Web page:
Real Men and Holy Underwear


Twitter almost claims me as another casualty.

This week, it was announced I would be suspended from my role as the Jayson Blair Chair for Journalistic Integrity at the New York Times for an innocuous Twitter message I composed and released. The tweet in question was directed towards Mormon presidential candidate, Mitt Romney. In a moment of disgust, I told Mr. Romney to “Stick that in your magic underwear.”

That “magic underwear” reference was my attempt to mock Romney’s religion, nothing more and nothing less. It was a subtle and nuanced thought, reflective of my multi-hued positions on religions. For example: would I mock a Hindu? Never. A Sikh? Perish the thought. A Muslim. Of course not; I might get in trouble for that. A Jew? Only if they live in Israel. An evangelical Christian? Absolutely. A Catholic? Game on. A Mormon? With pleasure.

See how subtle and nuanced I am?

I’ve since been asked how I would mock — or not mock — some of the other human categorizations. Anyone at Fox, white people who aren’t liberals, or blacks who don’t vote Democrat? Mock. Homosexuals, transvestites, cross-dressers, WNBA fans, and minorities (except Asians and white South Africans)? Don’t mock. Have I told you how subtle and nuanced I am?

My first Twitter message, tweeted during the Super Bowl, read: “If a dude at your Super Bowl party is hyped about Mitt Romney’s underwear, smack the ish out of him!” Another said: “Who was that New England ‘Patriot’ called Mitt Romney who’s probably wearing hot pink holy underwear? He needs to be smacked down by Captain Insano.” Well, I am Captain Insano and I show no mercy.

Intolerant people all across American said my messages advocated “inherently stupid thoughts,” “rudeness” and “classless hypocrisy” and asked the New York Times to take action against me. Of course these people’s complaints are groundless and reflect discrimination, if not outright racism. In closed meetings, my chain of command told me they viewed my messages as “idiotic, regrettable, childish, and offensive” but ultimately decided to take no action other than to suspend me from my position as the Blair Chair, with pay, for the 24-hour period after I leave the Times (whenever that may be). That was a wise decision and all I needed to hear. Therefore, Captain Underpants, you will receive no apology from Captain Insano.

There is vigorous debate online about what I meant by the attack on Romney’s religion, about America’s reaction, and about the New York Times policy on who gets suspended or fired and for what kinds of statements.

I have signaled, via Twitter, that I don’t plan to meet with anyone nor will I discuss the matter with the exception of defending my freedom to fulfill my true potential as a leftist clown. The things I say will therefore continue to be trite, childish, vindictive, unenlightened, hypocritical, and — even at no cost to the reader — a poor entertainment value.

But I don’t want to let this incident pass without using it as a “teachable moment” for us all about the way in which we define journalism and progressive thinking. At the very least, my comments, no matter how inflammatory, will probably continue to be largely ignored. On top of that, and based on the writings of my comrades, Tom Frymom, Moronica Dowd, and especially Paul Rugrat, I fit in.

You see, I follow myself on Twitter, so I know that I like to joke and tease. I even make jokes with myself. So I can believe that, in my mind, I have thought that these magic underwear comments were just hateful jokes mocking Romney’s religion, which given my great wit, was funny. After all, I’m a funny guy.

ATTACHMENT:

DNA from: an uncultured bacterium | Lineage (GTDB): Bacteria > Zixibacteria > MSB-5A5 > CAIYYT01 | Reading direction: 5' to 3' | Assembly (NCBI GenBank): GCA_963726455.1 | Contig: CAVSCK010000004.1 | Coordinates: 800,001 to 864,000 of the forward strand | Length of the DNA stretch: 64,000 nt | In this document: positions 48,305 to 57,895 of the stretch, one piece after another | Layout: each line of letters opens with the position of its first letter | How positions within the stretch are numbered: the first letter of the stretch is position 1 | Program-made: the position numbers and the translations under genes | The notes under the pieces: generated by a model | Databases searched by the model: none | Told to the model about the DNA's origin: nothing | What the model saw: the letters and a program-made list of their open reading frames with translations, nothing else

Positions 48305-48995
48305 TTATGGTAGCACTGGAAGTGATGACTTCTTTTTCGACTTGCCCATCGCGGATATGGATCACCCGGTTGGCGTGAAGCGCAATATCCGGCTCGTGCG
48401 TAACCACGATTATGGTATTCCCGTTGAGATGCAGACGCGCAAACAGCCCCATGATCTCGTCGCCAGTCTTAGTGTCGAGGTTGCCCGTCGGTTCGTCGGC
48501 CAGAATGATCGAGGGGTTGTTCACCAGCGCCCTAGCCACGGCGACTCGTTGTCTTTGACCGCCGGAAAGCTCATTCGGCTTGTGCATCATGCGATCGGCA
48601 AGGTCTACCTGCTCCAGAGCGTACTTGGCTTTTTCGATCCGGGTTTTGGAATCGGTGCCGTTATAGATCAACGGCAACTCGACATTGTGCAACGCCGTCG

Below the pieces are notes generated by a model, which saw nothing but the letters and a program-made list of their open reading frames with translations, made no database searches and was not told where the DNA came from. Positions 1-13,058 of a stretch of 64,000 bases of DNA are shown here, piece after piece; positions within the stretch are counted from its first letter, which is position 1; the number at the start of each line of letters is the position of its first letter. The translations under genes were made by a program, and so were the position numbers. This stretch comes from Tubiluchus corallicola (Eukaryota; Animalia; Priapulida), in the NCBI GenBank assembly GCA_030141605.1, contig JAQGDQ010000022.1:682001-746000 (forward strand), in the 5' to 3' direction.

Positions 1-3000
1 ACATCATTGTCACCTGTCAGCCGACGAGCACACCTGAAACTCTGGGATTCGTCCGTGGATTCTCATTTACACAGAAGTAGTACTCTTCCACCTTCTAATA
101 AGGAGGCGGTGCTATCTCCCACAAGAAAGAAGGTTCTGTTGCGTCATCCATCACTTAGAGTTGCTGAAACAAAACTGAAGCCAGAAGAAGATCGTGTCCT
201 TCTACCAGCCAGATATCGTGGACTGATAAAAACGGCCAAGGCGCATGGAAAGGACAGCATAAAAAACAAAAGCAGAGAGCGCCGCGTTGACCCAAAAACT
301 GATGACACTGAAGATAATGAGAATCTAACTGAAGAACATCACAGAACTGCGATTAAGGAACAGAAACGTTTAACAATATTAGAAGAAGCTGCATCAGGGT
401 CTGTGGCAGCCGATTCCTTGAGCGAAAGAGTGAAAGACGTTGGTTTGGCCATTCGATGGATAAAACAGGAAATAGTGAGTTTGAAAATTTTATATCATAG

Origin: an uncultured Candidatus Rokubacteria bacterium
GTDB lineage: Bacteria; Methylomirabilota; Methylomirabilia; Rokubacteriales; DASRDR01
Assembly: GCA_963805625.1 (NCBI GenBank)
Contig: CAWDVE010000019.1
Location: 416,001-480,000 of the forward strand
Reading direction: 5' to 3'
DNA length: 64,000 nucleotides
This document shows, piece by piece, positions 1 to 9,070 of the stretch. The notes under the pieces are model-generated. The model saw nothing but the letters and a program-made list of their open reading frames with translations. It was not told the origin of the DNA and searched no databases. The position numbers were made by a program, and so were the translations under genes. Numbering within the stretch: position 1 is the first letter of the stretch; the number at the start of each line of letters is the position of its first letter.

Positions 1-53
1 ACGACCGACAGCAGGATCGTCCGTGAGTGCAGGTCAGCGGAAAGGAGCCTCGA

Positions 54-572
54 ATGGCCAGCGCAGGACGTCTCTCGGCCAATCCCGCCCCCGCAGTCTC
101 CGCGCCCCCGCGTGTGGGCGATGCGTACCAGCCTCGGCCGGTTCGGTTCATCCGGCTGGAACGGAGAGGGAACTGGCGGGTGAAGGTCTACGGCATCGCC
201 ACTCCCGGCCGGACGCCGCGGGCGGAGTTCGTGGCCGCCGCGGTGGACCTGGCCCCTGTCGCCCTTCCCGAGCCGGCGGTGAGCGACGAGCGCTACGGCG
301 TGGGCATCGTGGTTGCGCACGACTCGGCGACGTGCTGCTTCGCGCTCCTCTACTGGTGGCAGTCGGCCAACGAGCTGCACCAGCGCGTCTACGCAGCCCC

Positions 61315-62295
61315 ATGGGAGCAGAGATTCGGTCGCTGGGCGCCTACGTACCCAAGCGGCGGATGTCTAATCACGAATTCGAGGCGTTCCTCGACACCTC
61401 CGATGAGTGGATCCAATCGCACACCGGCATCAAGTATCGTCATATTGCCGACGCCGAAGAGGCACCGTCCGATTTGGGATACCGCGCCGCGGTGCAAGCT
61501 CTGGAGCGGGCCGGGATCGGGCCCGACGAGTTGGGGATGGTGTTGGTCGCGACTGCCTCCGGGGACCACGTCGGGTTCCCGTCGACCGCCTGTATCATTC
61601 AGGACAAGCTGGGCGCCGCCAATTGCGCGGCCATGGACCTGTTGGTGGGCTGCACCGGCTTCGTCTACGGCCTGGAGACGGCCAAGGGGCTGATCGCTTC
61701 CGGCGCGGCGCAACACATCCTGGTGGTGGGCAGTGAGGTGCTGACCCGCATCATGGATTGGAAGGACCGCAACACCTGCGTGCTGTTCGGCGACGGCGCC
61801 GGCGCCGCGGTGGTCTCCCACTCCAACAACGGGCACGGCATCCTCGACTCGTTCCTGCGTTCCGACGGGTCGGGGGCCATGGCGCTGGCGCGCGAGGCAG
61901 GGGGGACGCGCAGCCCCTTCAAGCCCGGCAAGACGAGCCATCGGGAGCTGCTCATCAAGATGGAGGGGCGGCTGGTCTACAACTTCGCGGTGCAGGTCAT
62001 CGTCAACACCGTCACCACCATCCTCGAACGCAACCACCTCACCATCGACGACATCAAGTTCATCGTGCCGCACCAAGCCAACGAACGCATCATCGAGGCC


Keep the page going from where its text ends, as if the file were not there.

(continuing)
Now out there in the real world — where mocking male and female homosexuals, women, and minorities is all too real — a similar “joke” to the one I made (actually, it would then be an insult) would hold no humor. It’s an important lesson, but one we can all learn: hypocrisy only applies to the right.

Ladies and gentlemen, I’ll be brief. The issue here is not whether I broke a few rules, or took a few liberties with my unconscious party guests in the 1980s – I did. But you can’t hold the whole journalistic profession responsible for the reactions of one sick individual (well, a few… actually, maybe many sick individuals). For if you do, then shouldn’t we blame the whole democratic process? And if the whole democratic process is guilty, then isn’t this an indictment of our economic system in general? I put it to you, readers, isn’t this an indictment of our entire American society? Well, you can do whatever you want to me, but I’ll sit and listen all day if you’re willing to badmouth the United States of America.

Words, even my words, have power. And power recklessly exerted from my throne at the New York Times has consequences. Yes, I’m about being politically correct, but I’m also insensitive to the plight of those being mocked, unless they are in the protected classes. Why can’t I ask the people taking the punches to also take my innocent and often very witty jokes?

Let’s show the whole of mankind that we can mock any disfavored group in any way we want, especially those who wear magic underwear.


About Professor Mockumental

I enjoy almost all forms of parody, buffoonery, and general high-jinks. Satire has shown itself to be an essential societal need; I therefore humbly offer my services in such a manner. I enjoy mocking the usual suspects at the New York Times (Charles Blows, Moron Dowd, and the earth is flat guy) and Washington Post (Dana Milkbag, E.D. Dijon, and David Ignoramus). There are many others as well, but sadly, there are always too many targets and too little time.

Posted on February 25, 2012, in Uncategorized and tagged , , , . Bookmark the permalink. 2 Comments.

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